It’s gonna be chaos when they announce the obsolesence of NTSC broadcasting. Which, btw, I still very much enjoy, and I’ll be very upset if the FCC obsoletes my NTSC WEGA any time soon. I refuse to pay to watch television; subjecting yourself to advertisements shouldn’t cost you anything. Actually, why the hell am I even worried about this? TV sucks! Kill your HDTV. 😉

Is broadcast flag just a big joke?

The FCC announced today that the Digital TV broadcast flag will be in effect by July 2005. I’m reading through the FCC’s “order” announcing the decision, and I can’t help but ask, “wait, is this some kind of big joke?” The order doesn’t specify at all what the broadcast flag actually is; they just list some options that are currently on the table. I also thought the purpose of broadcast flag was to signal all your DTV ready devices to not let you copy the

broadcast, apparently broadcast flag only prevents you from copying the broadcast digitally. The analog hole is still open, so… what’s the point then? Is this some kind of a big joke?

Supporters of a content protection system state that

compelling digital broadcast programming is critical to the DTV transition and that such content

is inherently at a greater risk of widespread redistribution as compared to its analog counterpart

because digital media can be easily copied and distributed with little or no degradation in


If I wanted to download a DTV broadcast off the Internet, but the only version available was one that sombody recorded using the analog-out on their DTV and a video-cap card, I’d be totally OK with that. Case in point: people today are OK downloading old Seinfeld episodes encoded with an old crappy RealPlayer codec at like 100kbps. If the broadcast flag doesn’t plug the analog hole then whats the point?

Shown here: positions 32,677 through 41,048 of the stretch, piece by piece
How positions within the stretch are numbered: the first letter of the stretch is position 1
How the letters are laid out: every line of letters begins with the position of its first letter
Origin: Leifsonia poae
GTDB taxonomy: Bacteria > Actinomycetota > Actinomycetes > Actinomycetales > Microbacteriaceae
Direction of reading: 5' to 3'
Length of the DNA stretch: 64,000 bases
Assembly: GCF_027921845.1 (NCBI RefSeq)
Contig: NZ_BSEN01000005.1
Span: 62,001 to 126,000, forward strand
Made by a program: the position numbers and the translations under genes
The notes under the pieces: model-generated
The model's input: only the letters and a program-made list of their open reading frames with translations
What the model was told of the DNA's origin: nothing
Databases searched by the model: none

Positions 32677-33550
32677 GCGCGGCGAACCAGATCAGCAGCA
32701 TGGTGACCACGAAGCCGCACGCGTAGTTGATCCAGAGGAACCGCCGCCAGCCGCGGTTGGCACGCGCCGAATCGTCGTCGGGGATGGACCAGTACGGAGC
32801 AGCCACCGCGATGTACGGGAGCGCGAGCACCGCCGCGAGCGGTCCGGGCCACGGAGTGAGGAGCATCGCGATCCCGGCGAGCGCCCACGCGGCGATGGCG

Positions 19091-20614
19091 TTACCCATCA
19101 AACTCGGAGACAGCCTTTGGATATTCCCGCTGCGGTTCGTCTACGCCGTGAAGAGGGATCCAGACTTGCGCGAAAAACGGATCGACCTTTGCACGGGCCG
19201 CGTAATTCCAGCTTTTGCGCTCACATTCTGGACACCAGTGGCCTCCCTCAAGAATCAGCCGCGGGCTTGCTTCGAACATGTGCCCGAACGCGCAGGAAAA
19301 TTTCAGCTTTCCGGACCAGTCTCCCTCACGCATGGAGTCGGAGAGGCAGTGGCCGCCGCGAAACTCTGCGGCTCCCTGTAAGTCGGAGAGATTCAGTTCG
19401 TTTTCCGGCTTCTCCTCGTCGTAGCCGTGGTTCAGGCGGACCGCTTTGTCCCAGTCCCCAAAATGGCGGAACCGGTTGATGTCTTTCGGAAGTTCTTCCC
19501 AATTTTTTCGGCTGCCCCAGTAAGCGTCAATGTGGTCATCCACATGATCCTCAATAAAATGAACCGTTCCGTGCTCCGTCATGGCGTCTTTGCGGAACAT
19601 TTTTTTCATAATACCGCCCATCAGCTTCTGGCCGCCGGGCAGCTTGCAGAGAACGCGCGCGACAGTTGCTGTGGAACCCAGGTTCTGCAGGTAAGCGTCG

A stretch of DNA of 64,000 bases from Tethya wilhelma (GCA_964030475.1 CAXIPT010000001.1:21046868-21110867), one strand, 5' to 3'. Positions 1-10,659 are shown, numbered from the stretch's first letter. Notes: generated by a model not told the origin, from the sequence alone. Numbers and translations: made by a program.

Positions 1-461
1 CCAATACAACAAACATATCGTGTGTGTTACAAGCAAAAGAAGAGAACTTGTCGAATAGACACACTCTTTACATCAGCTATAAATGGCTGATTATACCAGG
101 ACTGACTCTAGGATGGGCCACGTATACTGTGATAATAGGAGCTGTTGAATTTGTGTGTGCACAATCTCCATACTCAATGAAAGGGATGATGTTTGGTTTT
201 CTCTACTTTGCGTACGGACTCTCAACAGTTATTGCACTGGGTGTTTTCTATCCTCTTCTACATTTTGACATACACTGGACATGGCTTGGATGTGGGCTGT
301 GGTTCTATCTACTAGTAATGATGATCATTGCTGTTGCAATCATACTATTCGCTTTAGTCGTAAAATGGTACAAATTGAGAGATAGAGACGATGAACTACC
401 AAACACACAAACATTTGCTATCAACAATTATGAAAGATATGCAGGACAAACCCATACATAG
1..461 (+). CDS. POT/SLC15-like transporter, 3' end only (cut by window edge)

In light of our decision to adopt a redistribution control scheme and to avoid any

confusion, we wish to reemphasize that our action herein in no way limits or prevents consumers

from making copies of digital broadcast television content.

If you can pull the digital feed out of your DTV into an “approved” device, what’s to stop anyone from hacking that device to ignore the broadcast flag?

After reading the order, I don’t think the FCC is as evil as the EFF is making them out to be right now… I think they’re very smart people just leading the MPAA on. 😉

We also recognize that with any content protection system, the potential exists

that some individuals may attempt to circumvent the protection technology. We do not believe,

however, that individual acts of circumvention necessarily undermine the value or integrity of an

entire content protection system. The DVD example is instructive in this regard. Although the

CSS copy protection system for DVDs has been “hacked” and circumvention software is

available on the Internet, DVDs remain a viable distribution platform for content owners.46 The

CSS content protection system serves as an adequate “speed bump” for most consumers, allowing

the continued flow of content to the DVD platform. We believe the same rationale applies here.

Heh heh heh… Way to go FCC! You rock!

How has September 11th changed America’s approach to human rights?

America’s anti-terrorist activities have given cover to many foreign governments who want to use “anti-terrorism” to justify their own crackdowns on human rights. Examples abound. In Indonesia, the army has cited America’s use of Guantánamo to propose building an offshore prison camp on Nasi Island to hold suspected terrorists from Aceh. In Australia, Parliament passed laws mandating the forcible transfer of refugees seeking entry to detention facilities in Nauru, where children as young as three years old are being held, so that Australia does not (in the words of its defence minister) become a “pipeline for terrorists”.

In 1759, Benjamin Franklin wrote: “They that can give up essential liberty to obtain a little temporary safety deserve neither.” In the months ahead, I believe, we can both obtain our security and preserve our essential liberty, but only so long as we have courage from our courts, commitment from our citizens, and pressure from our foreign allies. Even after September 11th, America can still stand for human rights, but we can get there only with a little help from our friends.

–Harold Hongju Koh, professor of international law at Yale Law School